Published on May 25, 2023. Last Updated on November 20, 2023.
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Hygral fatigue is the damage to hair follicles customarily caused by repetitive expansion and contraction of the hair follicle strands. Extreme swelling occurs when excessive moisture reaches your inner cortex, making your hair grow brittle, rough and dry, dull and frizzy. It can also develop an irregular pattern or texture.
To better understand hygral fatigue, it helps to have a basic understanding of hair’s structure and inner workings. There are three hair layers explained below;
- Medulla – innermost hair follicle layer. It may not always occur in all hair.
- The cortex is the thickest layer of hair, giving your follicles strength, color, and texture.
- The outer cuticle layer generally comprises dead cells that interlock like fish scales. It locks moisture into your hair, protecting the cortex and the medulla.
Expansion and contraction are part of the hair follicle’s natural lifecycle. Before water enters the follicle, it passes through the protective cuticle of your cortex.
This results in high moisture levels in hair follicles.
Its results are low elastic and weak strands causing hair breakage. Before diving into the symptoms and treatment, you can determine whether you are susceptible to hydra fatigue.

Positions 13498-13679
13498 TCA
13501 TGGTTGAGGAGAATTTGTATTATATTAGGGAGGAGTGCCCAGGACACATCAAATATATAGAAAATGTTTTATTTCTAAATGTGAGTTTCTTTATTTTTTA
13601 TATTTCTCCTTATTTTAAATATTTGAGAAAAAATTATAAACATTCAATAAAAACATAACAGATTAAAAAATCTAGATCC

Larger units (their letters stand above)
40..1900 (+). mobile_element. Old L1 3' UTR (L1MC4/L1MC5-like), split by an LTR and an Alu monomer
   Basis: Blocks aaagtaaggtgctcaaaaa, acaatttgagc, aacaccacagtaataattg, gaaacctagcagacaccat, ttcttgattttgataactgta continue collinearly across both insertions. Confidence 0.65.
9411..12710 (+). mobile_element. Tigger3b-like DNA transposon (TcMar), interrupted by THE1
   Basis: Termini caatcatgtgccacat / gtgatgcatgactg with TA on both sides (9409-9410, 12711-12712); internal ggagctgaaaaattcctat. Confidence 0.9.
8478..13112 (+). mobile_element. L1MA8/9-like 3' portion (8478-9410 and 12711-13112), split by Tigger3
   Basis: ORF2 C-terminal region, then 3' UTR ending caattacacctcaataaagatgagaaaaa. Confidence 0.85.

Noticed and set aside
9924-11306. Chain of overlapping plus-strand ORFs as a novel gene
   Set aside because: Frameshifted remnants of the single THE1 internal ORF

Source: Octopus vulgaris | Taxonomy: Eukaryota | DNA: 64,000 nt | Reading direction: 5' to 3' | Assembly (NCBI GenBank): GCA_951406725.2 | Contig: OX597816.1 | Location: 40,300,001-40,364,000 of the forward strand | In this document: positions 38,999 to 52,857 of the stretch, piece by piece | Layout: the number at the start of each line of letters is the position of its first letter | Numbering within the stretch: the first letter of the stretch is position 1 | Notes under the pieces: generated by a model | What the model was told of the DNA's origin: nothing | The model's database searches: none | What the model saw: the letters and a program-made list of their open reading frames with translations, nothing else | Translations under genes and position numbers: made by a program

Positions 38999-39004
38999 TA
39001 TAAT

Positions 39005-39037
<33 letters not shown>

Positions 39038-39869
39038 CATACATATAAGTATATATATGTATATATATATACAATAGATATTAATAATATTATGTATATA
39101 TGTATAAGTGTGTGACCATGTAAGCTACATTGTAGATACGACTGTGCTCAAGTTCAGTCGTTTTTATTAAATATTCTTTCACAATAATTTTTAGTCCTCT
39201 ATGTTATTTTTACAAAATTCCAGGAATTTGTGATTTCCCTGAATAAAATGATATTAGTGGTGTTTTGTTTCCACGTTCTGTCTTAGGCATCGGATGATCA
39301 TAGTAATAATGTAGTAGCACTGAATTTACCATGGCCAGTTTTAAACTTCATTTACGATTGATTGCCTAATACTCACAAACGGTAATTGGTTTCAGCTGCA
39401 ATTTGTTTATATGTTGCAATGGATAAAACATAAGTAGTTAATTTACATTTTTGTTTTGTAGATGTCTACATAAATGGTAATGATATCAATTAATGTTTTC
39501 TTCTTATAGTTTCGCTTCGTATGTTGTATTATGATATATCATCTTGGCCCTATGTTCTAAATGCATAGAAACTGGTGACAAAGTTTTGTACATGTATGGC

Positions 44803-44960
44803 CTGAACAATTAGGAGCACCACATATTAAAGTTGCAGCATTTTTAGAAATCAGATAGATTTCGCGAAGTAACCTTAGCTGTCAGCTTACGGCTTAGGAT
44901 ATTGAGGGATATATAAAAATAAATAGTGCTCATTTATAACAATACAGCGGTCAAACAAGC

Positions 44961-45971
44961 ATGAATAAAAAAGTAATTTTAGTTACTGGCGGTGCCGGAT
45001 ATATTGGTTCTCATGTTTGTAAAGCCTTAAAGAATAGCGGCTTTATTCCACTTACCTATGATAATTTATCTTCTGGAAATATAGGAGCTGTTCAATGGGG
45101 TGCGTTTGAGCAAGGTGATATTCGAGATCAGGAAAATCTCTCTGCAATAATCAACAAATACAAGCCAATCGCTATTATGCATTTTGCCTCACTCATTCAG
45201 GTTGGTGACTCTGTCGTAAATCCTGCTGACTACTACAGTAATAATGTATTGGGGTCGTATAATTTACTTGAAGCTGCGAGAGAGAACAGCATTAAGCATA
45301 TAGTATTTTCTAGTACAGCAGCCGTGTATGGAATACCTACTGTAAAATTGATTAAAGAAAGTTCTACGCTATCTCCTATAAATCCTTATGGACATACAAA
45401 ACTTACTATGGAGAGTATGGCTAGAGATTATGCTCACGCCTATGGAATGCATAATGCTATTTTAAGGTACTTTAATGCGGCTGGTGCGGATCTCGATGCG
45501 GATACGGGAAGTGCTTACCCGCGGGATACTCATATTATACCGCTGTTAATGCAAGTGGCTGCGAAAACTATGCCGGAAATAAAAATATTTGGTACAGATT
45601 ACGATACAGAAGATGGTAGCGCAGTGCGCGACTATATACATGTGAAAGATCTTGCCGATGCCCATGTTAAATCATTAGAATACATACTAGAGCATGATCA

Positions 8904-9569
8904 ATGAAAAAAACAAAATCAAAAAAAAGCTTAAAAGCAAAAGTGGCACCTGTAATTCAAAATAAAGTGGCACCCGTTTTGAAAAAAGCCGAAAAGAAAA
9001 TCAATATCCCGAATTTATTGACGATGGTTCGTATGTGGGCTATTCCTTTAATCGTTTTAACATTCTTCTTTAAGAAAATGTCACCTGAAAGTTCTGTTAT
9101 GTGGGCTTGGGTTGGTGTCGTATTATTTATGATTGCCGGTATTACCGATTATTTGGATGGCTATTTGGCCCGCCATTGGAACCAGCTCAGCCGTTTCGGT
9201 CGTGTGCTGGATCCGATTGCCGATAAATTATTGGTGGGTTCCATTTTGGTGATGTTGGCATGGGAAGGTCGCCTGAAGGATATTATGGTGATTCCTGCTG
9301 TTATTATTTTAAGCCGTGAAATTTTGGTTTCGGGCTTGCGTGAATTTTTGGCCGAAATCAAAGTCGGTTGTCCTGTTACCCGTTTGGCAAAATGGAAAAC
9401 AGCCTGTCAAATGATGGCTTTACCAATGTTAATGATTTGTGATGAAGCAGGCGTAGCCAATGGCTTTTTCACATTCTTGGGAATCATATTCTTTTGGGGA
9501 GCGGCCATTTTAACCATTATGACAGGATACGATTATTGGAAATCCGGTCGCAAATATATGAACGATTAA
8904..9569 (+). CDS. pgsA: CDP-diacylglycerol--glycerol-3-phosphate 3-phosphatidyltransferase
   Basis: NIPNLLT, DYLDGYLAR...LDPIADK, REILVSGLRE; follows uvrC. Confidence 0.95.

Which Hair Type Is Most Susceptible
Fatigue is not predisposed to anyone and can occur in any hair type. However, individuals born with highly porous hair are at higher risk of being affected due to open shafts and widely spaced cuticles that readily absorb and release water.
Causes of Hydral Fatigue
Using non-protective oils
Hair naturally repels water. Over-shampooing and increased use of other alkaline substances rid your hair of the natural 18-MEA (18metileicosanoic acid) responsible for coating hair follicles and providing hydrophobic properties.
Over moisturizing hair and using shampoos usually leads to hydra fatigue. It is widespread in naturally porous hair. Besides this, frequently using deep conditioning products or hair masks increases the risk of hair fatigue.
Loss of pH balance
pH balance best determines acidity and alkalinity levels in the scalp. Ranging from 1 to 14, anything between 1–7 indicates acidity, while above 8–14 shows alkaline levels. For the hair shaft, the average pH score must remain between levels 3.67 and 5.6. Frequently using alkaline shampoos reduces the protective 18-MEA layer, resulting in cuticle breakdown from increased hair fiber friction.